Professor Clive Ballard, of the University of Exeter Medical School, said: “Apathy is the forgotten symptom of dementia, yet it can have devastating consequences. Our research shows just how common apathy is in people with dementia, and we now need to understand it better so we can find effective new treatments. Our WHELD study to improve care home staff training through personalised care and social interaction included an exercise programme that improved apathy, so we know we can make a difference. This is a real opportunity for interventions that could significantly benefit thousands of people with dementia. ”

Strong Stimulation, No Stimulation, Overwhelming Stimulation



Assistant Professor Jao said,

‘Interestingly, our results showed that clear and strong environmental stimulation is related to lower apathy, while no stimulation or an overwhelming environment with no single clear stimulation is related to higher apathy.’

‘One of the innovative features of this study is that we used the Person-Environment Apathy Rating scale to measure environmental stimulation at an individual level. I believe that the same stimulation may be perceived differently or bring about different responses for different individuals in the same environment based on the individual’s characteristics, interests and relevance to the stimulation. In fact, a stimulus may be clear to one person but unclear to another because of differences in hearing or visual abilities, especially in older adults.’

‘One of the most important implications of these findings is that they will guide us in designing appropriate physical and social environments for dementia care that helps prevent or decrease apathy. We need more people to care about apathy for older adults with dementia.

Jao plans to continue this research by replicating the study with a larger sample size and by looking more closely at the quality of interaction and communication between nursing home residents and their caregivers.


Sources:

Reference:

  1. Y.-L. Jao, D. L. Algase, J. K. Specht, K. Williams. The Association Between Characteristics of Care Environments and Apathy in Residents With Dementia in Long-term Care FacilitiesThe Gerontologist, 2015; 55 (Suppl 1): S27 DOI: 10.1093/geront/gnu166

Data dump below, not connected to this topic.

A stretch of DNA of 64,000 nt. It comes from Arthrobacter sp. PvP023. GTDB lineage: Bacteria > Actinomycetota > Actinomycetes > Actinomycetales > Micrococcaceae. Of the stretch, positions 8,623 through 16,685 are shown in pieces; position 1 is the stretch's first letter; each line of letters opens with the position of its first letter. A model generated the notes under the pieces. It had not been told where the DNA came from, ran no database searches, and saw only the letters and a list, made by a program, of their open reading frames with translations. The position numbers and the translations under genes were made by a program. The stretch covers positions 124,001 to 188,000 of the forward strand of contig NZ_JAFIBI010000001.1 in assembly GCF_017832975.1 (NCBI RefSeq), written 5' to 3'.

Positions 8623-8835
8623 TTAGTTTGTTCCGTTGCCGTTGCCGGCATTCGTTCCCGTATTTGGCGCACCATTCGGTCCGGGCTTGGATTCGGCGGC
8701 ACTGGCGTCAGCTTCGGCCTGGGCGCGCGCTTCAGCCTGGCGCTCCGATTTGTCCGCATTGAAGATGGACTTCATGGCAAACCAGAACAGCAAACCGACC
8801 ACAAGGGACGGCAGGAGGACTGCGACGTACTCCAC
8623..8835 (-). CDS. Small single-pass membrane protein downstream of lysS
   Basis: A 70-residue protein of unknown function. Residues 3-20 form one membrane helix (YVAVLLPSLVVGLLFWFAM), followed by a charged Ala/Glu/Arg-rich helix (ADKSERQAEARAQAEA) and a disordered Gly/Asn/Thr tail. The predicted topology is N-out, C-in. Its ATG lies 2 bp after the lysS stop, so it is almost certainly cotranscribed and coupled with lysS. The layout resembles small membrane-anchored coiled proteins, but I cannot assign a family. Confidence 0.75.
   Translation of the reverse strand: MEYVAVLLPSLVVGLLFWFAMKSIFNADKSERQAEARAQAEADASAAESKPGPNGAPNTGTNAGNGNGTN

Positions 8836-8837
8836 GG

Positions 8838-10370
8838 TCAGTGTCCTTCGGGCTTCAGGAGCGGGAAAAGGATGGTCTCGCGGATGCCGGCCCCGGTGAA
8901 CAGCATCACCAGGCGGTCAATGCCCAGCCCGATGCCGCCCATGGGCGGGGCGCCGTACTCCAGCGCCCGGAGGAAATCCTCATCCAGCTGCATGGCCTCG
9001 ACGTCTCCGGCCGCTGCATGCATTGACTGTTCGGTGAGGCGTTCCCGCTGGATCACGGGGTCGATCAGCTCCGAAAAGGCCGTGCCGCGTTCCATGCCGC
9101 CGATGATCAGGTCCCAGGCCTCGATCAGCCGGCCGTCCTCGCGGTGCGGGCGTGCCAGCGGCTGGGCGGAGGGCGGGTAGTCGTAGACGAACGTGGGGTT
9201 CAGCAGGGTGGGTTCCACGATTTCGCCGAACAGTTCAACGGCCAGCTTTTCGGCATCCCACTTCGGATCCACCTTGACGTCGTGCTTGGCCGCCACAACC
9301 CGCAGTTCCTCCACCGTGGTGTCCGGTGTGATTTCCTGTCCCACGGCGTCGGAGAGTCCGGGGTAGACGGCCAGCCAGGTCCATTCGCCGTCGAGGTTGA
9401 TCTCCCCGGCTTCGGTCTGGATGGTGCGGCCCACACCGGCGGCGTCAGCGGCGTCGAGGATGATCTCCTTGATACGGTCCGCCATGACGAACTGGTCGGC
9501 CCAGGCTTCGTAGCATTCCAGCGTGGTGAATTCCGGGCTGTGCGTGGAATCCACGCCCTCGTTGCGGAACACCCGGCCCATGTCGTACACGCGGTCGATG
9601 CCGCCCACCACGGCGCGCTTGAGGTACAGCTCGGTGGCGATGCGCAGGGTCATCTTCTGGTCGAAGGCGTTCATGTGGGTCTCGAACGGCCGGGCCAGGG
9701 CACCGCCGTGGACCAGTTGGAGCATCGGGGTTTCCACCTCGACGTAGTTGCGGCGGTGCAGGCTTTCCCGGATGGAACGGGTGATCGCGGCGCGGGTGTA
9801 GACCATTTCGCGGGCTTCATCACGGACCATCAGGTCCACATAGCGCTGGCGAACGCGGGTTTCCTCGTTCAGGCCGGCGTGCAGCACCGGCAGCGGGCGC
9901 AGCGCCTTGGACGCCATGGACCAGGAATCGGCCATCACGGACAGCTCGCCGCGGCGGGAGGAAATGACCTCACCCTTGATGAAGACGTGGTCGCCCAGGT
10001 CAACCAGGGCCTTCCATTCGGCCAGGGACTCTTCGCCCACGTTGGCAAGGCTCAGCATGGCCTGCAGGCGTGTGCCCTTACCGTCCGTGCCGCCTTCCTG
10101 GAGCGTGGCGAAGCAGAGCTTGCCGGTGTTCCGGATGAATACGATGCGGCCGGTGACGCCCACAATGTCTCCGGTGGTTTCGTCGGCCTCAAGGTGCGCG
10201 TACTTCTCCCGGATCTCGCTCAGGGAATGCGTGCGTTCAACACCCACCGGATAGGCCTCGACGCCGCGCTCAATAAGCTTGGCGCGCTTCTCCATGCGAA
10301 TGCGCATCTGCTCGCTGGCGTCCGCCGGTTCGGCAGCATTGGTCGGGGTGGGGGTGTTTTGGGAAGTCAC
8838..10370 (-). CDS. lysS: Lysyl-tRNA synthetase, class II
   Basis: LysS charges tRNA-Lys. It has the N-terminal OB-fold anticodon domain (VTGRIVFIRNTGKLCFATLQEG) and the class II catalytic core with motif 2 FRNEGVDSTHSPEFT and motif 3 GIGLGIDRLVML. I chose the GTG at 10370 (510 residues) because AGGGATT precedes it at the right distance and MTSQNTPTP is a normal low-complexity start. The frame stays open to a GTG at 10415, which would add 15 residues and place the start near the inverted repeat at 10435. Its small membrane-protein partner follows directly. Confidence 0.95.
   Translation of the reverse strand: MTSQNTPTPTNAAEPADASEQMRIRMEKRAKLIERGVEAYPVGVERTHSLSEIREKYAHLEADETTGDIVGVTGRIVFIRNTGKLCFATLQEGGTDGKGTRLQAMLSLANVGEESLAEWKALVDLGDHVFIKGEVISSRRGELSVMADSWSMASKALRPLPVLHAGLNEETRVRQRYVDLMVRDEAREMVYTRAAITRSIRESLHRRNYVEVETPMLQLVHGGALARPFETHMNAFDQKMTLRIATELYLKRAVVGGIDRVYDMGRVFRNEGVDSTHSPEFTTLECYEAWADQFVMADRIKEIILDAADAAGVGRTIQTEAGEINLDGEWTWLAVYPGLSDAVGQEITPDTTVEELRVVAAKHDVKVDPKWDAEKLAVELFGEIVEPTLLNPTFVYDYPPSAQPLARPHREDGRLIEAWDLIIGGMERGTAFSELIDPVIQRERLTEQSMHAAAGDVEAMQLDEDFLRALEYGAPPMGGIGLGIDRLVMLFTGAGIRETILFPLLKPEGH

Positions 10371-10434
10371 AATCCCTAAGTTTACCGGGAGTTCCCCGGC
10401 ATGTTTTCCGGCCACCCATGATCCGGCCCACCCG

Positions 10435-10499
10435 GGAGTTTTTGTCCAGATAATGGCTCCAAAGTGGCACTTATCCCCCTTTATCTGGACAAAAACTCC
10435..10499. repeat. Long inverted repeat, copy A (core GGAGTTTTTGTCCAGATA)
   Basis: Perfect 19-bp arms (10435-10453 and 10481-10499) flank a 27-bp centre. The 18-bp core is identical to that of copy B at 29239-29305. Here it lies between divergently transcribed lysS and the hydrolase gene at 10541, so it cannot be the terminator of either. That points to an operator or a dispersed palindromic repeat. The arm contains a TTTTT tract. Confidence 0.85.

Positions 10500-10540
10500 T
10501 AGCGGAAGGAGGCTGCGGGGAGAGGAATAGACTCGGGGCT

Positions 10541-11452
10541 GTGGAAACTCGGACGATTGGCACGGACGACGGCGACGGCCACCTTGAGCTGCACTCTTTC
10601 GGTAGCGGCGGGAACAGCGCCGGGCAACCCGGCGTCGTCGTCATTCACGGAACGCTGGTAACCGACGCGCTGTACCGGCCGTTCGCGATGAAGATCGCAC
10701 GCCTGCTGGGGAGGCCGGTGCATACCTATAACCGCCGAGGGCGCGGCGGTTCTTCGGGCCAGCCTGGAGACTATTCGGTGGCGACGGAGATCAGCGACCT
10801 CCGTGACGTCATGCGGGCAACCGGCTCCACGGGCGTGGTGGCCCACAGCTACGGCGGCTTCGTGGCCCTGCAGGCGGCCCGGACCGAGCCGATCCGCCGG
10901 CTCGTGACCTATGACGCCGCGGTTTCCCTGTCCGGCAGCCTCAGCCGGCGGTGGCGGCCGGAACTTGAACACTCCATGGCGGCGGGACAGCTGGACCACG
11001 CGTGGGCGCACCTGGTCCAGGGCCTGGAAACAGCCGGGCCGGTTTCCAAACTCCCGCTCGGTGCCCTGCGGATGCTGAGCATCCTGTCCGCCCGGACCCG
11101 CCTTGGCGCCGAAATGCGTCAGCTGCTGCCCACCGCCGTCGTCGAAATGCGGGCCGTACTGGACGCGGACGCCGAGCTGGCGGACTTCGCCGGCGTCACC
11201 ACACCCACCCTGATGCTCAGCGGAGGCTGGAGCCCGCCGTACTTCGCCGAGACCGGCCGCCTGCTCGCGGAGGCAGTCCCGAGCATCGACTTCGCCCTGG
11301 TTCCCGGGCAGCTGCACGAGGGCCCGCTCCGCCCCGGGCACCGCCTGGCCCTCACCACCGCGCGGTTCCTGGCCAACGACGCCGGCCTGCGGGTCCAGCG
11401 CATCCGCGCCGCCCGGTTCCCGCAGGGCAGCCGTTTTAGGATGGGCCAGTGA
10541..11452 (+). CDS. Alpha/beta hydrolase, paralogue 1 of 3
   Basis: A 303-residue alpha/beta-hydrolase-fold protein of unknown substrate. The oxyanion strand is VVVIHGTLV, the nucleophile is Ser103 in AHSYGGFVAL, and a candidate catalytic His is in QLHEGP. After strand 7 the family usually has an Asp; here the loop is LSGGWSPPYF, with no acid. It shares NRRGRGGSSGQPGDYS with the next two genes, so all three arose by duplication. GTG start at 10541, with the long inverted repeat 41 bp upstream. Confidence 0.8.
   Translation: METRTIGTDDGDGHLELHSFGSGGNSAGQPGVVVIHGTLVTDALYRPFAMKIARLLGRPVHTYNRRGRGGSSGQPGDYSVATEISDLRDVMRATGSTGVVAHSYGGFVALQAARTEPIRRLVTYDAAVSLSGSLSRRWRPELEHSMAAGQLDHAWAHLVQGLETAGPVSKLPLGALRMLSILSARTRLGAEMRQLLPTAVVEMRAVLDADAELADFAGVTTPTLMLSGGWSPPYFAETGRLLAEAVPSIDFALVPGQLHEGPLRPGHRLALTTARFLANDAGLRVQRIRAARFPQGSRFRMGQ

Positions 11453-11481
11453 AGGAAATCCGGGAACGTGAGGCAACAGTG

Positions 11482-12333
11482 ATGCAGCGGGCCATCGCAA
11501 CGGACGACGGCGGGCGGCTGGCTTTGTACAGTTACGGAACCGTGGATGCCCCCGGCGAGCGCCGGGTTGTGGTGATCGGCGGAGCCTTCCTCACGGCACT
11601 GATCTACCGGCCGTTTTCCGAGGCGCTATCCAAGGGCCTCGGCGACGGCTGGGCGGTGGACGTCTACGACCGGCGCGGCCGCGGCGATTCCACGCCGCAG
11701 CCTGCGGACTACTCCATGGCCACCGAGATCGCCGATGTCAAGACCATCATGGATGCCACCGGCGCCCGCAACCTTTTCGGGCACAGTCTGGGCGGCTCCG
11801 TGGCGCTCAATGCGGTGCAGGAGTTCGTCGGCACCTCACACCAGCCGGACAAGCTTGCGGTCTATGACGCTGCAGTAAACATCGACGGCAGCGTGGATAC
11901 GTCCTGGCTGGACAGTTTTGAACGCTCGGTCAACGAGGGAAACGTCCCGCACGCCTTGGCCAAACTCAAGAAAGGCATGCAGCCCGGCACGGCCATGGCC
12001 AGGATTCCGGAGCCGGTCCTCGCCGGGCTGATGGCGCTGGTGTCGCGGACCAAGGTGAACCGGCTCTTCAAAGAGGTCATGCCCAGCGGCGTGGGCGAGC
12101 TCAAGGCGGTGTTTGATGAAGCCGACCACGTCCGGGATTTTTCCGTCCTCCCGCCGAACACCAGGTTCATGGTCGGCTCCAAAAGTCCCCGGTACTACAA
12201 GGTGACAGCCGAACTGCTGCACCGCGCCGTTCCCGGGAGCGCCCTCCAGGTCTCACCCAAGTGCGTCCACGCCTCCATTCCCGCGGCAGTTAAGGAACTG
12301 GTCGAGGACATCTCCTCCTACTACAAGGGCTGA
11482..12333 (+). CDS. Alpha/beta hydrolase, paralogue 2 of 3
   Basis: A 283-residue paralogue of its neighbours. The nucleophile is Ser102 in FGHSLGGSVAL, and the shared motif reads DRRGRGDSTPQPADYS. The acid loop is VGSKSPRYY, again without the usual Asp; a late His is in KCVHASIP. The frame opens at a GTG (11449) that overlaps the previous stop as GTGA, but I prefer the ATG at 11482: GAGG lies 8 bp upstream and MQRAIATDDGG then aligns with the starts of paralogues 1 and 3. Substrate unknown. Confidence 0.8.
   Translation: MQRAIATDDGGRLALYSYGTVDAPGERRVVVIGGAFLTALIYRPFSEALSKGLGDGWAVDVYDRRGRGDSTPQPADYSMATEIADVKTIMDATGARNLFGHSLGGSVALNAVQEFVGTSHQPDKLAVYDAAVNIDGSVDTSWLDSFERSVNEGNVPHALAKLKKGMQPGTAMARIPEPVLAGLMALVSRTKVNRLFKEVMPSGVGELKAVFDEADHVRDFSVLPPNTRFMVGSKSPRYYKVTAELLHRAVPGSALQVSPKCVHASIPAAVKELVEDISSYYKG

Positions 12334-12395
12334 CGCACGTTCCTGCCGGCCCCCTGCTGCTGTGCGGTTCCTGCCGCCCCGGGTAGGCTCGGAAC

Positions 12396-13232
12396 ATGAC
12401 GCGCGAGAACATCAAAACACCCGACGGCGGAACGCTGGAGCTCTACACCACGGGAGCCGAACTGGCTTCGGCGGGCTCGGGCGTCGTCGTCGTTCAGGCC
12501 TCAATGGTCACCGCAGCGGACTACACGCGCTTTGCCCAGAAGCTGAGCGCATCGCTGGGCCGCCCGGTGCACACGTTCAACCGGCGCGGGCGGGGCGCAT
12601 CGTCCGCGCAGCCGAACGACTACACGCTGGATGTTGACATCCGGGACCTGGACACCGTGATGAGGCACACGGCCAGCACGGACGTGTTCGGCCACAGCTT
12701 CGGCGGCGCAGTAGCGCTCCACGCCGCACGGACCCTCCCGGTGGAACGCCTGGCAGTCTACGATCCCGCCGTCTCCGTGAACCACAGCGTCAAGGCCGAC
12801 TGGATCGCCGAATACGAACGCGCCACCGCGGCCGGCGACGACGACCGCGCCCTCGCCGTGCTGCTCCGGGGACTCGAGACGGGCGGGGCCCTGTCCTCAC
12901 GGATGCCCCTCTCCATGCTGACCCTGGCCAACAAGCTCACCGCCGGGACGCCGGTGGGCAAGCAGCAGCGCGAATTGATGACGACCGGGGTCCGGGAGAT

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Nancy Smail
Nancy Smail
August 13, 2018 4:40 pm

As I caregiver I am always seeking for ways to keep my husband, who has vascular dementia stimulated. He has become more and more apathetic and recently quit going to his Day program saying he found it boring. HELP!

Anonymous
Anonymous
August 2, 2019 3:50 pm

Vascular dementia offers its own challenges.Does not have the"predictive" stages like Alzheimer's.I give my husband simple chores/tasks but he often needs supervision/ assistance to complete.Does your husband have a pet? That's about the only thing mine is still interested in

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P. Berger

This site was inspired by my Mom’s autoimmune dementia.

It is a place where we separate out the wheat from the chafe, the important articles & videos from each week’s river of news. Google gets a new post on Alzheimer’s or dementia every 7 minutes. That can overwhelm anyone looking for help. This site filters out, focuses on and offers only the best information. it has helped hundreds of thousands of people since it debuted in 2007. Thanks to our many subscribers for your supportive feedback.

The site is dedicated to all those preserving the dignity of the community of people living with dementia.

Peter Berger, Editor

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This site was inspired by my Mom’s autoimmune dementia.

It is a place where we separate out the wheat from the chafe, the important articles & videos from each week’s river of news. Google gets a new post on Alzheimer’s or dementia every 7 minutes. That can overwhelm anyone looking for help. This site filters out, focuses on and offers only the best information. it has helped hundreds of thousands of people since it debuted in 2007. Thanks to our many subscribers for your supportive feedback.

The site is dedicated to all those preserving the dignity of the community of people living with dementia.

Peter Berger, Editor

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This site was inspired by my Mom’s autoimmune dementia.

It is a place where we separate out the wheat from the chafe, the important articles & videos from each week’s river of news. Google gets a new post on Alzheimer’s or dementia every 7 minutes. That can overwhelm anyone looking for help. This site filters out, focuses on and offers only the best information. It has helped hundreds of thousands of people since it debuted in 2007. Thanks to our many subscribers for your supportive feedback.

The site is dedicated to all those preserving the dignity of the community of people living with dementia.

Peter Berger, Editor